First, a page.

UK government publishes framework for DC guarantees, collective DC
The UK government has published the legal framework for its defined ambition agenda more than six months since the close of its industry consultation.
The publication includes parameters for the creation of “risk-sharing” pension schemes in an entirely new legal framework outside of defined contribution (DC) and defined benefit (DB).
In November 2013, the Department for Work & Pensions (DWP) began consulting with UK stakeholders on the creation of risk-sharing pension schemes under the banner of ‘defined ambition’.
This was followed by a commitment in the Queen’s Speech, which said the government would put forward legislation to allow the innovation of new pension scheme products in the UK market, focusing around the collective DC model.
Less than three weeks since, the government has put forward its plans for how these schemes can be created.
It said a new legislative framework would be crucial to the success of any defined ambition project and to encourage innovation into risk-sharing models.
The government will introduce a new legal definition of ‘collective benefit’, to be allowed under the defined ambition and DC frameworks.
These included collective DC models and leaves the potential for other retirement income protection mechanisms, including the use of deferred annuities similar to Denmark’s ATP.
In a potentially significant deviation from the current system, the government will expand the definition of DC schemes to allow for self-annuitisation and collective DC arrangements, as long as they do not offer guarantees while members accumulate savings.
DC schemes in their current form are prohibited from annuitising member savings, by automatically being reclassified as defined benefit and thus falling foul of additional regulation.
This means DC savers have been forced into the insurance company annuity market, often criticised for being uncompetitive and offering poor value.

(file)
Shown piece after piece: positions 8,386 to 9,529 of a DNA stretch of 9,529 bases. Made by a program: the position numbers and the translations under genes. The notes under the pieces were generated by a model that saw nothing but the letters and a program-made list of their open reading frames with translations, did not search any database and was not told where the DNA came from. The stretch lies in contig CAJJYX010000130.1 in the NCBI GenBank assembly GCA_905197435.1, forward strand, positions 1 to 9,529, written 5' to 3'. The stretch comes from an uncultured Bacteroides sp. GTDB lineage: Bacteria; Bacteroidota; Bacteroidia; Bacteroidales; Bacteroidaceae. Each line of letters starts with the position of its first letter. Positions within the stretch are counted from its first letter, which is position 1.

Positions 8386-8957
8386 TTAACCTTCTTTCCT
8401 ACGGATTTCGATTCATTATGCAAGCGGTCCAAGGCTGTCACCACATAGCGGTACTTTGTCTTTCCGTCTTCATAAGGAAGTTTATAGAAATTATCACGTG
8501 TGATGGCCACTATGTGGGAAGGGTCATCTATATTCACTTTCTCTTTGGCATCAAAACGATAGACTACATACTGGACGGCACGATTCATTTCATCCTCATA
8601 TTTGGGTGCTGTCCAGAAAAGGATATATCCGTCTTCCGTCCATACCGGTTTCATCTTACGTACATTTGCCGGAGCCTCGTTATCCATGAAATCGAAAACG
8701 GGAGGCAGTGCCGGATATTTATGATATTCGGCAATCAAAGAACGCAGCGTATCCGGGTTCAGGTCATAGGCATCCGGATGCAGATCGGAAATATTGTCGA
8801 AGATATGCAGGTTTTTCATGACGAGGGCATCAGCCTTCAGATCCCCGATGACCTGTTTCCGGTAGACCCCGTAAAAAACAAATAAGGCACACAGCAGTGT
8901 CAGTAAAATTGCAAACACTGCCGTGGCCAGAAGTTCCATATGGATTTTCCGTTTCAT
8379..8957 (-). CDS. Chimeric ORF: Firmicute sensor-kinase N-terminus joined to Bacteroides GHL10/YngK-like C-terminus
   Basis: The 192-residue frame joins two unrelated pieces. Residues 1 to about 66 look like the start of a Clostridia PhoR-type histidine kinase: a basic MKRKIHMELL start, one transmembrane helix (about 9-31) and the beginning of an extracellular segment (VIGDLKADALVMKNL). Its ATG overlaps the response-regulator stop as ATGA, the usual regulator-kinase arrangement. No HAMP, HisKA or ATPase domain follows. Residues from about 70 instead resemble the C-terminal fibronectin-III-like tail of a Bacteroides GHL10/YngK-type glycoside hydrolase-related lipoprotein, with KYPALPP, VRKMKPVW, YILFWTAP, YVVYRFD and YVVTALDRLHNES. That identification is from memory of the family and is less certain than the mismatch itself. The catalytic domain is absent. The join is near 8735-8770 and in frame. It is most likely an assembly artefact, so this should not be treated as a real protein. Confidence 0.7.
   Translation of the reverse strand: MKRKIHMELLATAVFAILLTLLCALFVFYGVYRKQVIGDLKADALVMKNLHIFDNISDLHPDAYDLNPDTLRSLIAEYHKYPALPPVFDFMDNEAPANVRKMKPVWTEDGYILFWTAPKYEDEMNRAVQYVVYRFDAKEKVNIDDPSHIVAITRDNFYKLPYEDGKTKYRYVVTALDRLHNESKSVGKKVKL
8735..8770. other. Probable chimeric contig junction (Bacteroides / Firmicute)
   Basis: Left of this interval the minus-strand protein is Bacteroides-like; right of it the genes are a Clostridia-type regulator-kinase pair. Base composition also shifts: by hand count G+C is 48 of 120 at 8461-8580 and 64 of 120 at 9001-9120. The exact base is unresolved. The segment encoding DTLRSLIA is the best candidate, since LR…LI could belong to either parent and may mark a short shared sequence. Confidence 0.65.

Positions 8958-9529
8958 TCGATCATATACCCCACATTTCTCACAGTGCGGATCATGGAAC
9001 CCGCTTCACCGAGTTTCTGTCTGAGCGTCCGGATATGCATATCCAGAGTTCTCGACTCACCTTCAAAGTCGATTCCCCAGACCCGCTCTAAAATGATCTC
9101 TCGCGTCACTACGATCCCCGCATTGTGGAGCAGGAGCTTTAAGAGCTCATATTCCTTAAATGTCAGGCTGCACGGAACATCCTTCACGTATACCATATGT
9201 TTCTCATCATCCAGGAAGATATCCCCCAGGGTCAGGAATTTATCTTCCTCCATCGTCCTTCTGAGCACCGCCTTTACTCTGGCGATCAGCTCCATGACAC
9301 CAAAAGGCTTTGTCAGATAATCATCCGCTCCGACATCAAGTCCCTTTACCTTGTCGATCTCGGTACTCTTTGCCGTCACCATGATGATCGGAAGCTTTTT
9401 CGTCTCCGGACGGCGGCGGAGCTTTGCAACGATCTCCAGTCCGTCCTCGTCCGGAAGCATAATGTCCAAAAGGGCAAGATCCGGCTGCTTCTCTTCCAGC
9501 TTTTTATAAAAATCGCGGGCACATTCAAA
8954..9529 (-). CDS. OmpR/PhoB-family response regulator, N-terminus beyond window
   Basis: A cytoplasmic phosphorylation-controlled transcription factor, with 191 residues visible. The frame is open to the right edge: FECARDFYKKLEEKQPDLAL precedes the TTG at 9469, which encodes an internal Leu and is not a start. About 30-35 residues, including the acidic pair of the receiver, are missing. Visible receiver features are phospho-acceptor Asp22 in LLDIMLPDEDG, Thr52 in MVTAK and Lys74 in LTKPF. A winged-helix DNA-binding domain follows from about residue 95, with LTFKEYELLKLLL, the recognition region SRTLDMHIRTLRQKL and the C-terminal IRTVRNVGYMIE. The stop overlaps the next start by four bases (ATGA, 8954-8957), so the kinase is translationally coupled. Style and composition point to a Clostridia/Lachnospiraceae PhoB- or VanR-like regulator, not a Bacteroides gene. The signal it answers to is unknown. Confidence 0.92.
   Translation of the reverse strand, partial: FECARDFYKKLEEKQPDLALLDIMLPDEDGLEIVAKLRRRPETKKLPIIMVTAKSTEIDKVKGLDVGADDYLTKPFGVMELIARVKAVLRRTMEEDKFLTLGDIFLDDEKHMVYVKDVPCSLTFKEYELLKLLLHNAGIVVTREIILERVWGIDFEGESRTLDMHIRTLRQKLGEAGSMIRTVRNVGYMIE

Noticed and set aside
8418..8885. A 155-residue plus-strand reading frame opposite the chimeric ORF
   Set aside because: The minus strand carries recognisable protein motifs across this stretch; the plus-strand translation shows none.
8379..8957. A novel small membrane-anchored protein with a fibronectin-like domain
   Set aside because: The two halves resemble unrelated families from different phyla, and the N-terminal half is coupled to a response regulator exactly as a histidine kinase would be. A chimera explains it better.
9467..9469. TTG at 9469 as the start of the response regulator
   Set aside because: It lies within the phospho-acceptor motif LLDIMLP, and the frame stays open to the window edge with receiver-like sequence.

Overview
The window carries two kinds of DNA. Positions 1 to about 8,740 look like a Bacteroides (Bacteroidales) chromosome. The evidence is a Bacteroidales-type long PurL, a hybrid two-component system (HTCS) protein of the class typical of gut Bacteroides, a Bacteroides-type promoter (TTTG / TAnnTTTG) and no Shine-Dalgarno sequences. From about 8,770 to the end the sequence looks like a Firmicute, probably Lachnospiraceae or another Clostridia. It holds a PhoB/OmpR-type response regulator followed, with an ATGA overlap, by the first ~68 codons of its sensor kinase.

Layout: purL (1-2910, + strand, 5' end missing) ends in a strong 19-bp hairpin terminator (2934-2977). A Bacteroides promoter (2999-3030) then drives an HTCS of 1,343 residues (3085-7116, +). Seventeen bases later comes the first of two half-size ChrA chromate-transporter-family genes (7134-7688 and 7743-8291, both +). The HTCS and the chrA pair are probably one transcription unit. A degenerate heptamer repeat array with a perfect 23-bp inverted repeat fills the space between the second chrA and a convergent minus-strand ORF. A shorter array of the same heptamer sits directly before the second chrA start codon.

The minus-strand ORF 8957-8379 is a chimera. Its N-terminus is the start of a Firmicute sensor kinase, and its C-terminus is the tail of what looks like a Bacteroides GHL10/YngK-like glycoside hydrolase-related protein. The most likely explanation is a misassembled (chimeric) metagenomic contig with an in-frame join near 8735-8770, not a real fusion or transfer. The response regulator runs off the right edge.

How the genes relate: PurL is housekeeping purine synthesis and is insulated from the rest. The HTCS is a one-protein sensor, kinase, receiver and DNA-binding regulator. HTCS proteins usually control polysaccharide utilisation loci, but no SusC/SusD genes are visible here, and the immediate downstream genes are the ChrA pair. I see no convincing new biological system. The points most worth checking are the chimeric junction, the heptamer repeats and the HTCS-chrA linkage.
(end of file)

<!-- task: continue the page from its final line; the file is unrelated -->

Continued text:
The new framework for defined ambition schemes will have its own regulatory protections that the government hopes will support innovation in risk-sharing and collective models.
However, it warned that these schemes would still be strictly governed in the interest of members.
“We will also ensure proportionate regulation by applying requirements to certain features – where there is a promise, for example, ensuring it is funded – while still maintaining transparency in the law so employers are clear on the extent of their obligations,” the government said.
With regard to collective DC models, the DWP said the framework would draw on the experience of other countries where these models currently exist, with emphasis on clarity and transparency.
The schemes will be overseen by experienced fiduciaries, potentially removing the common UK usage of lay, and member-nominated, trustees.
“We will also introduce a robust regulatory regime in respect of targeting benefits and internal accounting, providing regulators with the appropriate mandate and tools to supervise schemes properly,” the government said.
Aside from collective DC models, the government also consulted on a variety of potential risk-sharing pension schemes.
The legislative framework will also set out space for further types of models, focusing on guarantees for retirement income that come into place as a member ages.
It will therefore not provide space for any money-back guarantees within DC schemes, but it will continue analysis and work out how other models fit in within the legal parameters.
These include capital guarantees, which protect the nominal value of member savings midway through the savings cycle; the use of retirement income insurance, which avoids single-event conversion risk; and the Danish ATP-style pension income builder, which uses continuously purchases deferred annuities.
However, the government said these models came with significant issues, namely scale, tax treatment and the ability of schemes to hedge risk.
The Bill will go before the UK Parliament today, before entering through the legal process before becoming law.
Steve Webb, the Liberal Democrat pensions minister, said: “These reforms meet the needs and concerns of business while, at the same time, standing up for the interests of workers who are doing the right thing and saving for their retirement.
“With the backing of consumers and industry, this Bill will bring about new and realistic pension scheme options for those employers who want to do right by their staff.”